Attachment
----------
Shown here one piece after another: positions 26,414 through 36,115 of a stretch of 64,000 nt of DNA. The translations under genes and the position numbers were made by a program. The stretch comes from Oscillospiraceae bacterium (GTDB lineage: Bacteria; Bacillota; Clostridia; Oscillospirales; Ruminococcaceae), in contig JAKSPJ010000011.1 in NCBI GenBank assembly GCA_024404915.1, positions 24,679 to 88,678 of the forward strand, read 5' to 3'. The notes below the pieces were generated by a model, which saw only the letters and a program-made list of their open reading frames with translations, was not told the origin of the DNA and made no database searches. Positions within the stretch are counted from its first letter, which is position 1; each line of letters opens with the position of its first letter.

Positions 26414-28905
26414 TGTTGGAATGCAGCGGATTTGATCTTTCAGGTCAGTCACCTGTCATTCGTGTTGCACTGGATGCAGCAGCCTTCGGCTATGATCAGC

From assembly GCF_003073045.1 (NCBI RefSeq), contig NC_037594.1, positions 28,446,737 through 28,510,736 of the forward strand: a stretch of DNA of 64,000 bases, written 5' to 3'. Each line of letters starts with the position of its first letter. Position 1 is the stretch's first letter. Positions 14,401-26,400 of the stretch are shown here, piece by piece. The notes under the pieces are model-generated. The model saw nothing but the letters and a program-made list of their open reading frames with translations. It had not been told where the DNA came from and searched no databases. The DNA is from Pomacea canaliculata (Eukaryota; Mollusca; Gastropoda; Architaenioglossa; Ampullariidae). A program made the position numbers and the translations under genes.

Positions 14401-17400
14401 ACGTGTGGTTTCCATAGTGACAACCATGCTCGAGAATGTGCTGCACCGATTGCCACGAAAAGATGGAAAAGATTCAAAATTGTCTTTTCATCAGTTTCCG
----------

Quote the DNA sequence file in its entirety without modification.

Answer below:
Shown here one piece after another: positions 26,414 through 36,115 of a stretch of 64,000 nt of DNA. The translations under genes and the position numbers were made by a program. The stretch comes from Oscillospiraceae bacterium (GTDB lineage: Bacteria; Bacillota; Clostridia; Oscillospirales; Ruminococcaceae), in contig JAKSPJ010000011.1 in NCBI GenBank assembly GCA_024404915.1, positions 24,679 to 88,678 of the forward strand, read 5' to 3'. The notes below the pieces were generated by a model, which saw only the letters and a program-made list of their open reading frames with translations, was not told the origin of the DNA and made no database searches. Positions within the stretch are counted from its first letter, which is position 1; each line of letters opens with the position of its first letter.

Positions 26414-28905
26414 TGTTGGAATGCAGCGGATTTGATCTTTCAGGTCAGTCACCTGTCATTCGTGTTGCACTGGATGCAGCAGCCTTCGGCTATGATCAGC

From assembly GCF_003073045.1 (NCBI RefSeq), contig NC_037594.1, positions 28,446,737 through 28,510,736 of the forward strand: a stretch of DNA of 64,000 bases, written 5' to 3'. Each line of letters starts with the position of its first letter. Position 1 is the stretch's first letter. Positions 14,401-26,400 of the stretch are shown here, piece by piece. The notes under the pieces are model-generated. The model saw nothing but the letters and a program-made list of their open reading frames with translations. It had not been told where the DNA came from and searched no databases. The DNA is from Pomacea canaliculata (Eukaryota; Mollusca; Gastropoda; Architaenioglossa; Ampullariidae). A program made the position numbers and the translations under genes.

Positions 14401-17400
14401 ACGTGTGGTTTCCATAGTGACAACCATGCTCGAGAATGTGCTGCACCGATTGCCACGAAAAGATGGAAAAGATTCAAAATTGTCTTTTCATCAGTTTCCG